Security Clearance Denial
Reasons why security clearance applications are rejected.
Security clearance holders receive an annual briefing on the requirements for maintaining eligibility and what kinds of activities are a no-no. Yet, time and again a select few choose to ignore the warnings and gamble they won’t get caught. Another recent case involving a Department of Energy contractor shows the
Section 18 on the Questionnaire for National Security Positions (SF-86) asks the applicant to list the following regardless of whether they were living or deceased: Mother, Father, Stepmother, Stepfather, Father-in-law, Mother-in-law, Child (including adopted/foster), Stepchild, Brother, Sister, Stepbrother, Stepsister, Half-brother, Half-sister, Foster parent, or Guardian. Why do they ask for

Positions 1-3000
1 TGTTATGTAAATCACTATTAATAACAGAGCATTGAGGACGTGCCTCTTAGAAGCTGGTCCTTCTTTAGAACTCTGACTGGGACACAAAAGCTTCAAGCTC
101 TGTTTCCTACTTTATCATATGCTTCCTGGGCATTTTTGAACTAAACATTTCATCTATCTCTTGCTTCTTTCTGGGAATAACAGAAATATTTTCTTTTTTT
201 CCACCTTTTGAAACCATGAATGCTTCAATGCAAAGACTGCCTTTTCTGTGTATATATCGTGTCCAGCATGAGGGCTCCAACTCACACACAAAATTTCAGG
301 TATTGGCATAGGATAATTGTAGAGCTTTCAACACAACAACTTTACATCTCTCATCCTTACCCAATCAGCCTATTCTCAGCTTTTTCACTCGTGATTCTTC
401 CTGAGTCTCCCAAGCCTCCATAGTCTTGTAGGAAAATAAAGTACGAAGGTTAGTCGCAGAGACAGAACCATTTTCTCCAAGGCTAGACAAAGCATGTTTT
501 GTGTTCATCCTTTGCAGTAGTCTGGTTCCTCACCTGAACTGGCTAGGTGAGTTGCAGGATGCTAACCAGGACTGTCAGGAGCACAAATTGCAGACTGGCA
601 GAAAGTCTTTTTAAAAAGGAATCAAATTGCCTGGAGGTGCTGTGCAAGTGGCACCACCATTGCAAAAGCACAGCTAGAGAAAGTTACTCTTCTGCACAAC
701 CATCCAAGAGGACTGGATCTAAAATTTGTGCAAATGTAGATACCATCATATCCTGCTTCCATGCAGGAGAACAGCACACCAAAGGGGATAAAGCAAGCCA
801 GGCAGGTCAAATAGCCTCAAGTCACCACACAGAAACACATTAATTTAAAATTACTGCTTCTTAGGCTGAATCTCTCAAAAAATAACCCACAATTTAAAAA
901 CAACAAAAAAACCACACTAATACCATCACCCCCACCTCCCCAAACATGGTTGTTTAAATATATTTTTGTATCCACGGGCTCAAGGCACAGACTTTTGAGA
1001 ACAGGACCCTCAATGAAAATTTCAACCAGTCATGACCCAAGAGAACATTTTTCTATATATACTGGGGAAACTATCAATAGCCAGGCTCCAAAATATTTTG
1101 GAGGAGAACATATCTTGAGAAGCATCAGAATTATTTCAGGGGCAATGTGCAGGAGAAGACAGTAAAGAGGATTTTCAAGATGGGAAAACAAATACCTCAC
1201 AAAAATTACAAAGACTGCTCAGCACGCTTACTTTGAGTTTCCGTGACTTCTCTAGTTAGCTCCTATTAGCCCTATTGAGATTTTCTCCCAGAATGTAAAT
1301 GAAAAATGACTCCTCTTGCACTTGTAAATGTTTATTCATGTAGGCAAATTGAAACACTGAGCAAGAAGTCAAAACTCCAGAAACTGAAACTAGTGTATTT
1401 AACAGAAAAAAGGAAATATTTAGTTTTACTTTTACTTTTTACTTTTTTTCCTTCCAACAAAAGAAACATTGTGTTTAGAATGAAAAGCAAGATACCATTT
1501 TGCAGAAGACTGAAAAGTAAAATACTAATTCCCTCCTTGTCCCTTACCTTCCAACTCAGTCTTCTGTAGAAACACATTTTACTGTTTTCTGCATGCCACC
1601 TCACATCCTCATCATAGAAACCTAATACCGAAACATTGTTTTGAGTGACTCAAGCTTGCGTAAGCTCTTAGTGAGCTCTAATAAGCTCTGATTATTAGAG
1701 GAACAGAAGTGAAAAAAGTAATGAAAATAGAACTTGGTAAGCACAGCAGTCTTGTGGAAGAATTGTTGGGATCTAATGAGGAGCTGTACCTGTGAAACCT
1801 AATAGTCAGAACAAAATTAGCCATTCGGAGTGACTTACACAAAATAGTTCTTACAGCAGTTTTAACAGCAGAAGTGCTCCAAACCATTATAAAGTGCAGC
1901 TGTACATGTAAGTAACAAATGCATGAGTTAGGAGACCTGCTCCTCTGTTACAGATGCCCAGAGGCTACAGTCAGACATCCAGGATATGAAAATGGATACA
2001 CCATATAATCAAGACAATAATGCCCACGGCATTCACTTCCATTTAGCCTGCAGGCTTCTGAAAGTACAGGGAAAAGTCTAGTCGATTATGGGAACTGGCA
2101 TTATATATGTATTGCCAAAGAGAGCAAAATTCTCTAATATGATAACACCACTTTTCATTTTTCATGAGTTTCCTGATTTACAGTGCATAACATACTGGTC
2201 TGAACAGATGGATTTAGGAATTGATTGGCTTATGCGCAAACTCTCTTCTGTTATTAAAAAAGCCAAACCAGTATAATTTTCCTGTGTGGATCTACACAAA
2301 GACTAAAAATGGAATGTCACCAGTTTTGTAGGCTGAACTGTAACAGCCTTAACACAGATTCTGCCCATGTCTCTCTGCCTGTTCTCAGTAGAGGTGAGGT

A Defense Office of Hearing and Appeals (DOHA) case caught my eye because it is related to all of the recent protests across the United States advocating fair treatment and respect for all. This applicant had previously held a security clearance for 12 years and has worked as a federal
Many enlistees going into the military provide false or erroneous information on security clearance applications in order to get past the screeners. Often times they are told by a recruiter or someone else to not disclose information such as illegal drug use which might be disqualifying. This is understandable and